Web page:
EU seizing on finance crisis to advance federalist agenda


EU seizing on finance crisis to advance federalist agenda, says think-tank

EU bureaucrats are seizing on the financial crisis to centralise financial regulation in Brussels – a move welcomed by France and Germany as a way of curbing their competition from London. But this new EU regulatory bureaucracy will not improve financial stability and will only cause business to drift away from the EU to the financial centres of New York, Switzerland, and the Far East, says the Adam Smith Institute in a strongly-worded new report.

Despite Lord Mandelson's claims that he will defend Britain's interests – saying that "we have more skin in this game than the rest of Europe put together" – the Chancellor and the Prime Minister seem to have rolled over and accepted the EU proposals, even before the public consultation on them has ended, claim the report's authors, Tim Ambler of the London Business School and regulation expert Keith Boyfield.

"When you look at this you wonder whether Alistair Darling's White Paper on UK financial regulation is a rather pointless exercise," said Boyfield, chair of the Regulatory Evaluation Group. "It seems that we have already handed over our right to police ourselves, despite the fact that London's financial market has more scale, experience and expertise than the whole of the rest of the EU." Under the new proposals, the UK, with its huge financial sector, would have no more voting power than Latvia, which is on the edge of collapse.

Brussels wants to create two new bodies, the European Systemic Risk Council and the European System of Financial Supervisors, despite any evidence that the lack of EU cross-border rules had anything to do with the crisis. The real need, they argue, is to improve the supervision structures  that failed in individual EU countries – including Britain. But "instead of dealing with the fundamental problem, the European Commission is proposing to add new bureaucratic structures" that will be top-heavy and could actually make financial instability worse. "The proposals seem opportunistic, using the financial crisis to provide an opening for long-held political objectives in Brussels," the report suggests. "These proposals are not just a knee-jerk political reaction. They are too well thought out for that."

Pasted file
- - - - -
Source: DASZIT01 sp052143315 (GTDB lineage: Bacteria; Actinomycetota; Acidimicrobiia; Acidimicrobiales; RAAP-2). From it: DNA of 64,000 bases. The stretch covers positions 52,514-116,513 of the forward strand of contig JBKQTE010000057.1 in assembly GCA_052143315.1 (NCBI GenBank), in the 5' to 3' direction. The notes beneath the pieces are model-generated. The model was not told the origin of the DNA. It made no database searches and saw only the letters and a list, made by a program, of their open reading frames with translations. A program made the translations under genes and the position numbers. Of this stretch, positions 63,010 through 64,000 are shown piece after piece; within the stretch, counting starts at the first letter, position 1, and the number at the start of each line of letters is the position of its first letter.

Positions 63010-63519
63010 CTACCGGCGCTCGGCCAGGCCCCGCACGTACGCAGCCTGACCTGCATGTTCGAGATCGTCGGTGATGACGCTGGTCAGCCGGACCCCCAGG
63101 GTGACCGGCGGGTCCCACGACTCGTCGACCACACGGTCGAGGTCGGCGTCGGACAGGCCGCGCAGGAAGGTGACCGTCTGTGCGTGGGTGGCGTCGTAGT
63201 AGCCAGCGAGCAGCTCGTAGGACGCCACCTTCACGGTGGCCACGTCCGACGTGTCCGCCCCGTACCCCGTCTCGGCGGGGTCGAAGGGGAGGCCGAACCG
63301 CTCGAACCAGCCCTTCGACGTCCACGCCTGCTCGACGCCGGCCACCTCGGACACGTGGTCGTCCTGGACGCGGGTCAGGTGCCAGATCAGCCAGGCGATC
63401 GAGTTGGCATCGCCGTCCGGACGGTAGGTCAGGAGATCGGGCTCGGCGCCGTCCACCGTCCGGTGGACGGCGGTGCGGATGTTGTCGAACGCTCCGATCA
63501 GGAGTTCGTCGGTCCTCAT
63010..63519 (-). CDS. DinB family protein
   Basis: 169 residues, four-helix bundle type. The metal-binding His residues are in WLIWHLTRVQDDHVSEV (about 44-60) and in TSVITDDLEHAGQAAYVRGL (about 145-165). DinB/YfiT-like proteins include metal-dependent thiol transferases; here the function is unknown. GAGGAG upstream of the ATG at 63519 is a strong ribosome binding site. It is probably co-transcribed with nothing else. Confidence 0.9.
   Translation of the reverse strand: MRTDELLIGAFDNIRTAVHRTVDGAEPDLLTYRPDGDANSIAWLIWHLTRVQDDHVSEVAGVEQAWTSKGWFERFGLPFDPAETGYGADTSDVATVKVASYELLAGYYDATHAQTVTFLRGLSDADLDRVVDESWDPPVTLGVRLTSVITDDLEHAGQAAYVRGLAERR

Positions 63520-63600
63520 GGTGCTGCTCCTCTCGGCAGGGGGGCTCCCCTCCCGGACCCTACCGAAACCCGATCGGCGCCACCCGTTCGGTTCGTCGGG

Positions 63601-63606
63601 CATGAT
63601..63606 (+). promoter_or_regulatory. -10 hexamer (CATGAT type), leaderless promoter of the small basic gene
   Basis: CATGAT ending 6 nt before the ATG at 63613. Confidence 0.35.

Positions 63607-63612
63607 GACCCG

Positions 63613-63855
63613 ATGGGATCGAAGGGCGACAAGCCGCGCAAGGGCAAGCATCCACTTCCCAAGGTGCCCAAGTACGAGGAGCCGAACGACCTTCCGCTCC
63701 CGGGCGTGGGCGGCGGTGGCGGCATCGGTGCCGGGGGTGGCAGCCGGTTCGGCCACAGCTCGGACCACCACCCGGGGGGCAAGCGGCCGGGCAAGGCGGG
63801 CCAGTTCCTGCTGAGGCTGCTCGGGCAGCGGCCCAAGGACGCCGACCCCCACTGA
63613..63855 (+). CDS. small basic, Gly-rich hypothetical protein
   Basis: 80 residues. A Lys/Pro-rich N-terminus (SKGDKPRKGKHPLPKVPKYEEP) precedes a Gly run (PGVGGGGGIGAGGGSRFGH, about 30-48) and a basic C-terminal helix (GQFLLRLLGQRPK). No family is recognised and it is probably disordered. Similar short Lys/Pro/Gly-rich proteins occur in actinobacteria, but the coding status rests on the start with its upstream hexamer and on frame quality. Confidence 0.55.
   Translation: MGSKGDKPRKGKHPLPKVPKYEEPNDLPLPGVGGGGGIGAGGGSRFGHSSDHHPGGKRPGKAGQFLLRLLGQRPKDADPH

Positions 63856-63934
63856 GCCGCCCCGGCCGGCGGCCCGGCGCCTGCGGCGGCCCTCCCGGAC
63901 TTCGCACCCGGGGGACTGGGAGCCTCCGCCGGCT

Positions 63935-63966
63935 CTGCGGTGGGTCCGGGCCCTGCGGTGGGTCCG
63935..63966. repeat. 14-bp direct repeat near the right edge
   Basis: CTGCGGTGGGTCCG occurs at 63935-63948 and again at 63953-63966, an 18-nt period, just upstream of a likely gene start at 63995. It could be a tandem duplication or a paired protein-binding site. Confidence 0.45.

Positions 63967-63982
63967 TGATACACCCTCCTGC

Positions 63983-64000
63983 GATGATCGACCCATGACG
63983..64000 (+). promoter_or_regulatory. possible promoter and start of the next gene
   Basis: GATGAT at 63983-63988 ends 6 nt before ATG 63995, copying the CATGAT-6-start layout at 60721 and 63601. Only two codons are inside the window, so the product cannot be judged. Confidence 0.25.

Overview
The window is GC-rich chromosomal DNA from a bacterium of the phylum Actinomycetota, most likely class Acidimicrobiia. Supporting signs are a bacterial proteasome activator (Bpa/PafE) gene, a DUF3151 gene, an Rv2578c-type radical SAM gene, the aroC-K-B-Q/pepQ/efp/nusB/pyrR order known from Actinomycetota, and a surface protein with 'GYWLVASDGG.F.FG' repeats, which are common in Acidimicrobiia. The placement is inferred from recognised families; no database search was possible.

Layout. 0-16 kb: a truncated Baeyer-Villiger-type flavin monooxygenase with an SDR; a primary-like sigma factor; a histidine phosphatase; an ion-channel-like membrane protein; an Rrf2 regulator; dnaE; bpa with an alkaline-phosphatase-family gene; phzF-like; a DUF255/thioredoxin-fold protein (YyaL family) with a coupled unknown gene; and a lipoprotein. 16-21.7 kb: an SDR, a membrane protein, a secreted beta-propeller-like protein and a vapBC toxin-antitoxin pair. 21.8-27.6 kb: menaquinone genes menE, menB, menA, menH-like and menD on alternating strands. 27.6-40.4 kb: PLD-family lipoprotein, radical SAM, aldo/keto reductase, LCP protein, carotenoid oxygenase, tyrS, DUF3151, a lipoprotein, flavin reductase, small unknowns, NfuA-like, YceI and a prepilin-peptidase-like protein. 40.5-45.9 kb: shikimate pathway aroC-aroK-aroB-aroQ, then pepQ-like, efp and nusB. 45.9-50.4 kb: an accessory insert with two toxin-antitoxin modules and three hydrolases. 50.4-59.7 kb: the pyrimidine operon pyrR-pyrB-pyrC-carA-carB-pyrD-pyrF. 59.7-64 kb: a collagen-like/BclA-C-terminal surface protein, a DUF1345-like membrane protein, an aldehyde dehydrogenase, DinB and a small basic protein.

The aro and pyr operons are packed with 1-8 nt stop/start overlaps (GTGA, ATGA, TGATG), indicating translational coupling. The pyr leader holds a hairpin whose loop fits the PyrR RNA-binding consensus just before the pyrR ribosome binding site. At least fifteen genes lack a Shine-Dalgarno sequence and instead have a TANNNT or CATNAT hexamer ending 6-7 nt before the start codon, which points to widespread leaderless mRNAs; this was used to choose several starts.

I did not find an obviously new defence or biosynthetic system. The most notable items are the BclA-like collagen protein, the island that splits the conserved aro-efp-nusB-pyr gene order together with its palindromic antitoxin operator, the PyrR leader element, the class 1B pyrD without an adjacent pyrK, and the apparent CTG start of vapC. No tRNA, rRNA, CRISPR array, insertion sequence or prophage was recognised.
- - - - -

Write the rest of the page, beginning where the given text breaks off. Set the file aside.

The report echoes complaints last week from the Mayor of London, Boris Johnson, that London's innovative hedge fund industry had nothing to do with the financial crisis, and would be crippled by the heavy hand of new EU bureaucracy, driving them to New York and Shanghai. He agreed with the report's authors that "what is good for London's financial services sector is good for the EU".

There are also proposals to create three new European Banking, Pensions and Investment authorities, all with executive powers to control firms across the EU, stripping Britain of control over its own financial sector. But, says Ambler, "Since financial crises of this scale come along only every sixty years or so, there is no economic reason for this haste." He suggests that these deals were all stitched up at the G20 meeting in April, where President Sarkozy threatened to walk out unless new EU-wide financial regulations were agreed.

Instead, the report calls on the European Commission to conduct a thorough investigation into the real causes of the crash, which they believe was actually made worse by international regulation such as the Basel II banking code – rather than rush headlong, for political reasons, into new cross-border regulation that could simply increase future instability. It says that the EU should aim for "bottom up" improvements in European countries' financial supervision, rather than imposing "top-down" regulation.

"The UK should lead strongly on a positive agenda for financial regulation in Europe," said Adam Smith Institute director, Dr Eamonn Butler. "That will focus on the need for prudential supervision by central bankers (like the Bank of England) rather than tick-box regulation from the likes of the Financial Services Authority. If we focus on improving supervision in the individual EU countries, then the financial services industry of Europe as a whole will get along fine. But if we shackle the diverse financial industries of Europe with heavy-handed, "one size fits all" regulation, the only gainers will be New York, Switzerland, and the Far East."


Financial Regulation: What is the best solution for the EU?
can be downloaded for free here.

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